LeBron James, Carmelo Anthony, Dwyane Wade, and Chris Paul call themselves “The Brotherhood,” Bleacher Report’s Howard Beck revealed in a fascinating story on James’ and Anthony’s friendship.
James and Anthony met in high school when they were two teenage, high school basketball phenoms. They were taken in the same draft, along with Wade, while Paul was taken two years later. They all remain very close friends.
And they have fantasized about playing together, one day, in the NBA. James told Beck:
“I really hope that, before our career is over, we can all play together At least one, maybe one or two seasons — me, Melo, D-Wade, CP — we can get a year in. I would actually take a pay cut to do that. … It would be pretty cool. I’ve definitely had thoughts about it.”
James’ new super-team idea quickly gained traction, tantalising the NBA world with the thought of some of the best players of this generation teaming up. Unfortunately for James, the idea was shot down pretty quickly.
As SB Nation’s Yaron Weitzman and Mike Prada detailed, for four players to join up, it would require several blockbuster trades — like Kevin Love for Carmelo Anthony and Kyrie Irving for Chris Paul. Then, it would require major pay cuts, and a massive clearing of the books for the Cavaliers. Some of it could be done as players hit free agency, but the Cavs would also have to trade players like Iman Shumpert and Channing Frye while also not taking back money. It would be complicated, but it’s doable, so long as they could get everyone to take paycuts and find teams willing to take on Shumpert and Frye, which perhaps could be a stretch in itself.
But when asked about it, neither Wade or Anthony seemed to express the same optimism, according to ESPN’s Dave McMenamin.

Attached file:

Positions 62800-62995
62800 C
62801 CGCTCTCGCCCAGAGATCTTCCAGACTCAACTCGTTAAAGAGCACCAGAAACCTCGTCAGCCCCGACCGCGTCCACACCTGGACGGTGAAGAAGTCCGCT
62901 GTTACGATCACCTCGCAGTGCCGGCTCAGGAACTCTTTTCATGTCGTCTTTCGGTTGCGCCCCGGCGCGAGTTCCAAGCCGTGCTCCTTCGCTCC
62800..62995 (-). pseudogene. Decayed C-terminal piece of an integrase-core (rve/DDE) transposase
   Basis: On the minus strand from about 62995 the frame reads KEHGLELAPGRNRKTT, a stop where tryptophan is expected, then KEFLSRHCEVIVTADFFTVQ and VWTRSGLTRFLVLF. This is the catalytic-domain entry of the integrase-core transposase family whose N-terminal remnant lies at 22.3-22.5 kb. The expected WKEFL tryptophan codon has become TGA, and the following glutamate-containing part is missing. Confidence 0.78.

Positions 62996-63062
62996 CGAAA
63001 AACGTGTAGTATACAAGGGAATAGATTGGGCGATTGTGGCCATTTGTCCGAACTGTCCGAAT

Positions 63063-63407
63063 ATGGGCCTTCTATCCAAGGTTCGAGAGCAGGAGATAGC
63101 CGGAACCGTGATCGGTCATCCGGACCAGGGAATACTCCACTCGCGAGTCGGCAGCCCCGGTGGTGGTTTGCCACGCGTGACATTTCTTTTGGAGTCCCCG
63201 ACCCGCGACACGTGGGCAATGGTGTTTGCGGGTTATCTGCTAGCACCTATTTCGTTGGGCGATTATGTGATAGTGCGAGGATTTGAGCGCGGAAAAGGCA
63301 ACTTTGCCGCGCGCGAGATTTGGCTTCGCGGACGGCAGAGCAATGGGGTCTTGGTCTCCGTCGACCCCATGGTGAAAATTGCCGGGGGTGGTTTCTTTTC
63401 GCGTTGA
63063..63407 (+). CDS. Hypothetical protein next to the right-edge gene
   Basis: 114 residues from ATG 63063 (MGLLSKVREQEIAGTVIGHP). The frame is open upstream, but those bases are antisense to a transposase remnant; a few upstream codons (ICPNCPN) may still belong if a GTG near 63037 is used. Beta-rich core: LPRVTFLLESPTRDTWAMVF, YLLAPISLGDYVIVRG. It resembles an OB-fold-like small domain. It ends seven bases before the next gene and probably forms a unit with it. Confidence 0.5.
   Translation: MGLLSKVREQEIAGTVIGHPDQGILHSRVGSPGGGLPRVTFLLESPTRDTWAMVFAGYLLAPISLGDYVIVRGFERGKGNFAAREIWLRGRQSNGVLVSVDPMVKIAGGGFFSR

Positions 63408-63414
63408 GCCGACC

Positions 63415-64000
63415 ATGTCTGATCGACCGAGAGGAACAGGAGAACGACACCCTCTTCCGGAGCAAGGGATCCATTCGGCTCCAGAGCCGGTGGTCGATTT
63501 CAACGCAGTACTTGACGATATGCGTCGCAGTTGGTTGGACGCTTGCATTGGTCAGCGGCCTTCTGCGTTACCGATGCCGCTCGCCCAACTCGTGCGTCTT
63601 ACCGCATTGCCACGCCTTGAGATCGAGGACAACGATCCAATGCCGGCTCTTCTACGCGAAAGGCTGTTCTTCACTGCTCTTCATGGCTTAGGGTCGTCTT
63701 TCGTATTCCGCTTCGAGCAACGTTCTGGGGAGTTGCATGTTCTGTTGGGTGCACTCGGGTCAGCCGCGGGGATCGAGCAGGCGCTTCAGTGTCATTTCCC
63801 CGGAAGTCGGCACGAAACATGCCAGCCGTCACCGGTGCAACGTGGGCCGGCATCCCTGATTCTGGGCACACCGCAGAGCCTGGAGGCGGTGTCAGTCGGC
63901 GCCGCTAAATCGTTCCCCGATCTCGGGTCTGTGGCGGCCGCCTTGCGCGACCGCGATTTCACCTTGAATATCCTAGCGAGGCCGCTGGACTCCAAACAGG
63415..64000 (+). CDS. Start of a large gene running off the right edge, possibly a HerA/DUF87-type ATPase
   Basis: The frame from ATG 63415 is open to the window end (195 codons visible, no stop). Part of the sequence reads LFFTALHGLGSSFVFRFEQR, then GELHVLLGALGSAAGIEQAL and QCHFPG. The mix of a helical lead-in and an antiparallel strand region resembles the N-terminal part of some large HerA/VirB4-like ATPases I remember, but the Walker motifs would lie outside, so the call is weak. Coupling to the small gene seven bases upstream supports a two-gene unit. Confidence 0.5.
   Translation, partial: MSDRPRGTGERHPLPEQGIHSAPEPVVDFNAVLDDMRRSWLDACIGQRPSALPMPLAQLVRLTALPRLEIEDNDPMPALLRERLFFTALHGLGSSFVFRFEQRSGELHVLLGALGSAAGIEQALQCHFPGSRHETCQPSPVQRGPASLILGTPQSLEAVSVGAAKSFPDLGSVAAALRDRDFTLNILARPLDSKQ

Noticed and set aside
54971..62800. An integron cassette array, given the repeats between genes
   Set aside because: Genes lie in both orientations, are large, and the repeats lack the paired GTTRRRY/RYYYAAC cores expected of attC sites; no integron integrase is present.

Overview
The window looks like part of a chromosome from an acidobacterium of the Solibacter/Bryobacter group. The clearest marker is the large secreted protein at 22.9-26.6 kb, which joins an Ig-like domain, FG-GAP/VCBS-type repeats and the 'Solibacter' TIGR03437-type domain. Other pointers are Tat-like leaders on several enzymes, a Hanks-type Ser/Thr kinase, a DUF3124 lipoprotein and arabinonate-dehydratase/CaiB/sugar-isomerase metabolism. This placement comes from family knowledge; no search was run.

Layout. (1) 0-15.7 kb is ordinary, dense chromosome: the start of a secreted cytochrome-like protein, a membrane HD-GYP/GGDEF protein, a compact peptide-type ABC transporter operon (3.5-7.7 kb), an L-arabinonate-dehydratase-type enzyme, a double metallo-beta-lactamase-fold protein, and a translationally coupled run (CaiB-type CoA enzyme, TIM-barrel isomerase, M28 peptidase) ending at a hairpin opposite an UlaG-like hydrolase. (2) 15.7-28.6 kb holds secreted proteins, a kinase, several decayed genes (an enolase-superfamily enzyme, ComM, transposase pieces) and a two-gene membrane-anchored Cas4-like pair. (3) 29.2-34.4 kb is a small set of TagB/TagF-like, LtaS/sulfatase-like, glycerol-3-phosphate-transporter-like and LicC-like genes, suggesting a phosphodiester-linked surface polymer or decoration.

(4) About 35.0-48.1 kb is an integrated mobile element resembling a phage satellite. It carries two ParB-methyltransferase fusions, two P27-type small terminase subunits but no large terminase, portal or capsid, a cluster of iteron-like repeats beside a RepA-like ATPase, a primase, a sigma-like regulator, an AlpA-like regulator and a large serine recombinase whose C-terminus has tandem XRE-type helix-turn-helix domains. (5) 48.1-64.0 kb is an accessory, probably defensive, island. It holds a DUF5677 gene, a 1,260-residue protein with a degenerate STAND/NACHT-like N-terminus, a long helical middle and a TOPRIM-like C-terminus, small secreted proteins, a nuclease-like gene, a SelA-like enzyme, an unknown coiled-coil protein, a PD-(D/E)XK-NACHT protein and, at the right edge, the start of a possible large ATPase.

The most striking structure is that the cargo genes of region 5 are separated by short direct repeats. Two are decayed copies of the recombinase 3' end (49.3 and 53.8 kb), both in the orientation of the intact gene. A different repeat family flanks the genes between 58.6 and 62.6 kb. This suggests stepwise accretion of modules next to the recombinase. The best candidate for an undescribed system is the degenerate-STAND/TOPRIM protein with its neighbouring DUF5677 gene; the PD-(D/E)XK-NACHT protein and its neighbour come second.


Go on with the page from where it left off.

“I don’t know, man,” Wade said. “Yeah, I heard it. I read it. I’m not really jumping into the headlines right now. For me, I’m focused on my teammates in here. As cool as the headlines is, that has nothing to do with what we’re trying to do in here.”
He added, “Don’t put me in it. I ain’t jumping in that. Don’t put me in that right now. I’m not answering that question about what we talked about.”
Anthony was slightly more optimistic, though he referred to the idea as a “fantasy,” which doesn’t express great faith in the idea.
“I don’t know. We’ve still got years in this league, so we’ll see what happens. Everybody dreams sometimes. Everybody has fantasies. We all have those [thoughts].”
“I’d take a pay cut if it happens. I think we all would have to take a pay cut. …I think by that time [in your career], you want to go somewhere warm/ By that time. That’s later. That would be later — retirement. … I’m just adding fuel to the fire.”
But as McMenamin noted, Anthony, during an ESPN interview during the Knicks-Bulls game Wednesday night, expressed his desire to stay in New York and build a winning team.
It’s not out of the realm of possibility, though it would require cap gymnastics, sacrifice from all four players, and a willingness from other teams to help make the situation happen. It can’t be ruled out, but unfortunately for James, it seems few others share his optimism.
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